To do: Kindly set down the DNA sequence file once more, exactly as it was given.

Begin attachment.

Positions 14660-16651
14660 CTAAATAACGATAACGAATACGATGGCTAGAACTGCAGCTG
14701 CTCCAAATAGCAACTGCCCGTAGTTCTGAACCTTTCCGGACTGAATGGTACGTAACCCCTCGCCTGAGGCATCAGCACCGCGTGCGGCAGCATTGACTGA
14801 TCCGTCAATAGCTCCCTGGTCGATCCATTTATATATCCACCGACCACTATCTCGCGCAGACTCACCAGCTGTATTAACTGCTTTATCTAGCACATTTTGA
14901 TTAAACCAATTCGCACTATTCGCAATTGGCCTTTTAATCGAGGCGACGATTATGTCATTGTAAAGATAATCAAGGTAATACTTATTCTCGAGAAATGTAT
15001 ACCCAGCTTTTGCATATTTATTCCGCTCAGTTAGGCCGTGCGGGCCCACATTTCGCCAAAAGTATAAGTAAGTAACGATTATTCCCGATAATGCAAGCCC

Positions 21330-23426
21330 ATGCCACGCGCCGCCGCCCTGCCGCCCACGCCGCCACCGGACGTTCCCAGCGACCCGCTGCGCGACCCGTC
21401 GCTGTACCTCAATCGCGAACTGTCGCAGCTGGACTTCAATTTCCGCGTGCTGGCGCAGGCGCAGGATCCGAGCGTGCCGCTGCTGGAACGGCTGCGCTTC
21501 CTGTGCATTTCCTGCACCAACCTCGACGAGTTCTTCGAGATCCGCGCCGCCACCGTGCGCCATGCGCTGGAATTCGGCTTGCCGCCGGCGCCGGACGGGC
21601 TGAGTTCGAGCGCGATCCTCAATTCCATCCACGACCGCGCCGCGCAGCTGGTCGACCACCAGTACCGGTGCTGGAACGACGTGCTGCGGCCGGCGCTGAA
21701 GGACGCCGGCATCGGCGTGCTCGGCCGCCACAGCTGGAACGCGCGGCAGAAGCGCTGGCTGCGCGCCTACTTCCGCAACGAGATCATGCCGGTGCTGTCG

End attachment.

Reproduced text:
Positions 14660-16651
14660 CTAAATAACGATAACGAATACGATGGCTAGAACTGCAGCTG
14701 CTCCAAATAGCAACTGCCCGTAGTTCTGAACCTTTCCGGACTGAATGGTACGTAACCCCTCGCCTGAGGCATCAGCACCGCGTGCGGCAGCATTGACTGA
14801 TCCGTCAATAGCTCCCTGGTCGATCCATTTATATATCCACCGACCACTATCTCGCGCAGACTCACCAGCTGTATTAACTGCTTTATCTAGCACATTTTGA
14901 TTAAACCAATTCGCACTATTCGCAATTGGCCTTTTAATCGAGGCGACGATTATGTCATTGTAAAGATAATCAAGGTAATACTTATTCTCGAGAAATGTAT
15001 ACCCAGCTTTTGCATATTTATTCCGCTCAGTTAGGCCGTGCGGGCCCACATTTCGCCAAAAGTATAAGTAAGTAACGATTATTCCCGATAATGCAAGCCC

Positions 21330-23426
21330 ATGCCACGCGCCGCCGCCCTGCCGCCCACGCCGCCACCGGACGTTCCCAGCGACCCGCTGCGCGACCCGTC
21401 GCTGTACCTCAATCGCGAACTGTCGCAGCTGGACTTCAATTTCCGCGTGCTGGCGCAGGCGCAGGATCCGAGCGTGCCGCTGCTGGAACGGCTGCGCTTC
21501 CTGTGCATTTCCTGCACCAACCTCGACGAGTTCTTCGAGATCCGCGCCGCCACCGTGCGCCATGCGCTGGAATTCGGCTTGCCGCCGGCGCCGGACGGGC
21601 TGAGTTCGAGCGCGATCCTCAATTCCATCCACGACCGCGCCGCGCAGCTGGTCGACCACCAGTACCGGTGCTGGAACGACGTGCTGCGGCCGGCGCTGAA
21701 GGACGCCGGCATCGGCGTGCTCGGCCGCCACAGCTGGAACGCGCGGCAGAAGCGCTGGCTGCGCGCCTACTTCCGCAACGAGATCATGCCGGTGCTGTCG